This month we are celebrating divergent anniversaries, one with four feet on the ground and others on the frontiers of deep space.
Today our live buffalo mascot Ralphie will lead the football team out onto the field for the 340th time, uniting the Buff nation for five decades this month.
Perhaps the most hair-raising tradition in college or professional sports, Ralphie was named the best entrance in college football by the NCAA.
The first Ralphie arrived on campus as a gift from John Lowery, whose son Bill was a freshman at CU. The class named it Ralph in honor of a class president. An observant fan noticed the bison was female, so the name was quickly changed to Ralphie.
Over the years Ralphie has become a cultural icon. She was named homecoming queen in 1971, and in 1970 she made front-page headlines when she was thought to be pregnant.
Today, Ralphie V continues the tradition. Named “Blackout,” she’s the biggest (1,200 pounds) and fastest Ralphie to date. She does the 250-yard dash in less than 25 seconds. Ralphie’s handlers are varsity athletes who must be able to run 13 mph to keep up with her. Come see Ralphie and her handlers run at Homecoming Oct. 28, where the theme will be “50 Years of Ralphie.”
A bit farther off the ground, 40 years ago this fall, two spacecraft carrying CU Boulder instruments launched and forever changed our perspective of the solar system, solidifying the university’s impact on science, technology and the education of a generation.
Voyagers 1 and 2 gave us the first close-up views of Jupiter, Saturn, Uranus and Neptune. CU Boulder scientists and students continue to analyze the wealth of data the mission sends back even as the spacecraft voyage past our solar system at a million miles a day on the threshold of deep space.
Voyager’s dazzling discoveries—Jupiter’s ring system, two dozen planetary moons, active volcanoes and wind speeds on Neptune six times that of Earth’s fiercest hurricanes—have brought our solar system to life in a way the old grainy, fuzzy images could not.
If Voyager is the most exhilarating interplanetary mission in NASA history, then the Saturn explorer Cassini may be the most dramatic, and CU Boulder has been integral to its success as well.
Launched 20 years ago, and finally out of fuel, scientists last week plunged Cassini like a fiery meteor into Saturn’s atmosphere to become one with the planet it dramatically chronicled. Toting a suite of CU Boulder telescopes, Cassini discovered moons, geysers and a subterranean ocean on one of Saturn’s moons, which scientists think may be ripe for primitive life. It’s considered one of NASA’s greatest missions.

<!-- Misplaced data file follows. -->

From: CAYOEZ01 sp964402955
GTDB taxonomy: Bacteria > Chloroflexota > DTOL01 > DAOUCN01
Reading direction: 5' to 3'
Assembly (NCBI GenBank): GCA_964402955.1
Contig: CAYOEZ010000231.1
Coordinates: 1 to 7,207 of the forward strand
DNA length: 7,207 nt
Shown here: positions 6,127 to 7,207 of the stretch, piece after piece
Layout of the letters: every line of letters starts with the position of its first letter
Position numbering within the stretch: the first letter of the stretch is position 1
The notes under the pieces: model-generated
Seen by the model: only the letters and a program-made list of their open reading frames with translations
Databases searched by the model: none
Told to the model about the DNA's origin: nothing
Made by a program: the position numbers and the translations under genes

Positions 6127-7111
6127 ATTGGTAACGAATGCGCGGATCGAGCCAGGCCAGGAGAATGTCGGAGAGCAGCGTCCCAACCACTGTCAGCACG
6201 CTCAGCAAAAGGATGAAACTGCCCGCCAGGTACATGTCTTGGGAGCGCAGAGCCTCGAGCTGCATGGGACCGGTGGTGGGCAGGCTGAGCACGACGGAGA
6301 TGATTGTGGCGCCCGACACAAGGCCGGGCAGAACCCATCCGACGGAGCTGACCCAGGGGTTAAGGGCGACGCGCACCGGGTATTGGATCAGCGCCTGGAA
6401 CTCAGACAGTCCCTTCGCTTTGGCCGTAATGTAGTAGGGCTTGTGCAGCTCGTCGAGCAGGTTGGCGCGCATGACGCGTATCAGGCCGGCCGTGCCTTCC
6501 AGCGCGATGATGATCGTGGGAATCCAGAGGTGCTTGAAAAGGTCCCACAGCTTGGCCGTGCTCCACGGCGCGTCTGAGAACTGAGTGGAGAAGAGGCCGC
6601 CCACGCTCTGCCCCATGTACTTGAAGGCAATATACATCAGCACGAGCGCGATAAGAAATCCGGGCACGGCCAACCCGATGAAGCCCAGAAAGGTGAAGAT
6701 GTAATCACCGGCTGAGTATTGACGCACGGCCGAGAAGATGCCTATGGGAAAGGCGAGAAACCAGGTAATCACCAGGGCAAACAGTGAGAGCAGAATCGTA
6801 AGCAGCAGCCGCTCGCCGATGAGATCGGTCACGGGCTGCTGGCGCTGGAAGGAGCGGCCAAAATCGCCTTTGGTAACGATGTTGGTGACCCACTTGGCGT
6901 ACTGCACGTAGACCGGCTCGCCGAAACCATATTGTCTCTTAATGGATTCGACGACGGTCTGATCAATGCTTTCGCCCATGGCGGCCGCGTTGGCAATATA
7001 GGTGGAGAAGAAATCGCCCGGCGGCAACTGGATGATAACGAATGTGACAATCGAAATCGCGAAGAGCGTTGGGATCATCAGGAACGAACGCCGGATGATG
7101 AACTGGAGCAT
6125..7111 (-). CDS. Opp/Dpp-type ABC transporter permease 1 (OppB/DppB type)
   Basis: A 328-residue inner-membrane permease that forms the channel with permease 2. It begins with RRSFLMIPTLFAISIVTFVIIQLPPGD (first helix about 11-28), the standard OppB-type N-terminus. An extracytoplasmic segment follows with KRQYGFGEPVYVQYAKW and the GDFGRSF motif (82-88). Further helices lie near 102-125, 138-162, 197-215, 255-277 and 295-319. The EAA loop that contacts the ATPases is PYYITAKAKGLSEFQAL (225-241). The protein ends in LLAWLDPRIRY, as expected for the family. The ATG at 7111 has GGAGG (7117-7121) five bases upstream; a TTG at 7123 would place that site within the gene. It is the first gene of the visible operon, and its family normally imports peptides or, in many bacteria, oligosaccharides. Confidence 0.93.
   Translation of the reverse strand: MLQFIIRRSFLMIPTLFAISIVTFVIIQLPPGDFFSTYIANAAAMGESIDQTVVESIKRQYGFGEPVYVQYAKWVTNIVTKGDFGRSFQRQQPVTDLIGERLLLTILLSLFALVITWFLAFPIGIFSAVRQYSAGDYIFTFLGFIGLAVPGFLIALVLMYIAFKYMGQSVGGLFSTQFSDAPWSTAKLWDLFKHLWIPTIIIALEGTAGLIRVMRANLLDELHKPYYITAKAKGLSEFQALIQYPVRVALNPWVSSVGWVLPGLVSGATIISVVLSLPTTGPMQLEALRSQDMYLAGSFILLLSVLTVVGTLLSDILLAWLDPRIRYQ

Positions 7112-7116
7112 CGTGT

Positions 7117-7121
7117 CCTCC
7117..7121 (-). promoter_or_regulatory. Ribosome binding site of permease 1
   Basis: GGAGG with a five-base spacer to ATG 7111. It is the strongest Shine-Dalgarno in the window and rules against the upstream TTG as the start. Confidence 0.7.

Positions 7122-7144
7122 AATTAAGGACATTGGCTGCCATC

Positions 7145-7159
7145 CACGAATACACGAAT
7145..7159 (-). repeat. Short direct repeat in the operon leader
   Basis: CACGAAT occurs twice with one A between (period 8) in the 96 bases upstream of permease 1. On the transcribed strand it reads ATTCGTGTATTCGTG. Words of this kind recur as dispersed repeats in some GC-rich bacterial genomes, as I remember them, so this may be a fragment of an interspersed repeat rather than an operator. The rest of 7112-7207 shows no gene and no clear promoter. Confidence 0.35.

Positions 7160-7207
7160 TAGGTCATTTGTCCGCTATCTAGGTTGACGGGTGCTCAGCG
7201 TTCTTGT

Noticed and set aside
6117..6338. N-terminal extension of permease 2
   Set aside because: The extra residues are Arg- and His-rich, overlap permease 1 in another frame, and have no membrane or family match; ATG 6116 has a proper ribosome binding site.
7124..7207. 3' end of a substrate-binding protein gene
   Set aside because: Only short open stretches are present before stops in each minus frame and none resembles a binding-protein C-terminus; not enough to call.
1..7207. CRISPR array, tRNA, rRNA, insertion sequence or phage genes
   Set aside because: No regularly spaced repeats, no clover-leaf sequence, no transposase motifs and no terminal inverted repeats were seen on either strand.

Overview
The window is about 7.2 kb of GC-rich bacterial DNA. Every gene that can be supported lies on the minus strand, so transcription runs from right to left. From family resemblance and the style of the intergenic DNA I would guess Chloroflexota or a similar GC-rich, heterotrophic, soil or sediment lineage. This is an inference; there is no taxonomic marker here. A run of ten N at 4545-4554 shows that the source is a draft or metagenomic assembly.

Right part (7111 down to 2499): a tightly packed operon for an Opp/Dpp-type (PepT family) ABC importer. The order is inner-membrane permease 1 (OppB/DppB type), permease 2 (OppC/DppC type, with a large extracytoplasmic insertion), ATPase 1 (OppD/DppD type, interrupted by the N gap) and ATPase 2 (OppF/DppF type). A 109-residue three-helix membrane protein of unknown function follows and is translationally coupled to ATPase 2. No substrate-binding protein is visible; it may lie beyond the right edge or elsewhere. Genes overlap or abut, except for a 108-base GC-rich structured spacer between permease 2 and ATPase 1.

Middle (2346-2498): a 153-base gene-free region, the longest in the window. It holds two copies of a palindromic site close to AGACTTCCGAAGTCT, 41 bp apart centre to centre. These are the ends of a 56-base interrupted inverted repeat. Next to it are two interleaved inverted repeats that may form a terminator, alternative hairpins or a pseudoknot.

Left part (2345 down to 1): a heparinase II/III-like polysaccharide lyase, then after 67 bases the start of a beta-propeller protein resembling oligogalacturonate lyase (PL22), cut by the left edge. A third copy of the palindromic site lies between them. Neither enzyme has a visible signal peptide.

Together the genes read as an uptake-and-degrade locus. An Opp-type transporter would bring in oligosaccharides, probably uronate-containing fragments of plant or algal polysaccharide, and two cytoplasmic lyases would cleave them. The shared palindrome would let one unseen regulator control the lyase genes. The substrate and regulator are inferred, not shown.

We’re proud to be at the forefront of discovering new knowledge about the exciting universe in which we live. It’s no surprise that our graduate and undergraduate programs in aerospace engineering are in the top 10 and 11 in the nation, respectively, according to U.S. News & World Report.
Many may not realize CU Boulder is the only university in the world to have designed and built instruments to visit every planet in the solar system, plus Pluto. Today, students control four NASA satellites from campus and 120 undergraduate and graduate students are working on space flights ranging from engineering and spacecraft operations to data and scientific analysis.
This work embodies our imperatives to develop tomorrow’s leaders, lead in innovation and impact humanity.
Philip P. DiStefano,
What We're Reading
CU Boulder in the News
Boulder Daily Camera, Sept. 20: CU Boulder 'Grand Challenge' puts space weather research front and center
Boulder Daily Camera, Sept. 16: CU Boulder asks its community for 'big, bold' ideas on university's future
Daily Camera, Sept. 16: Cassini, flying vital CU Boulder instrument, signs off and plunges into Saturn
9News, Sept. 14: A CU student has a cheaper way to make prosthetics
9News, Sept. 12: Fight against 'superbugs' takes CU Boulder research to space
The Denver Post, Sept. 10: Ralphie V takes the field for 50th anniversary of cherished Colorado Buffaloes tradition
9News, Sept. 6: CU Boulder leading the charge in new type of drone technology
Boulder Daily Camera, Sept. 4: CU Boulder student to use Gilliam fellowship to reach underserved students in science
Boulder Daily Camera, Sept. 1: 'Our big moment': CU Boulder's Pac-12 commercial a student production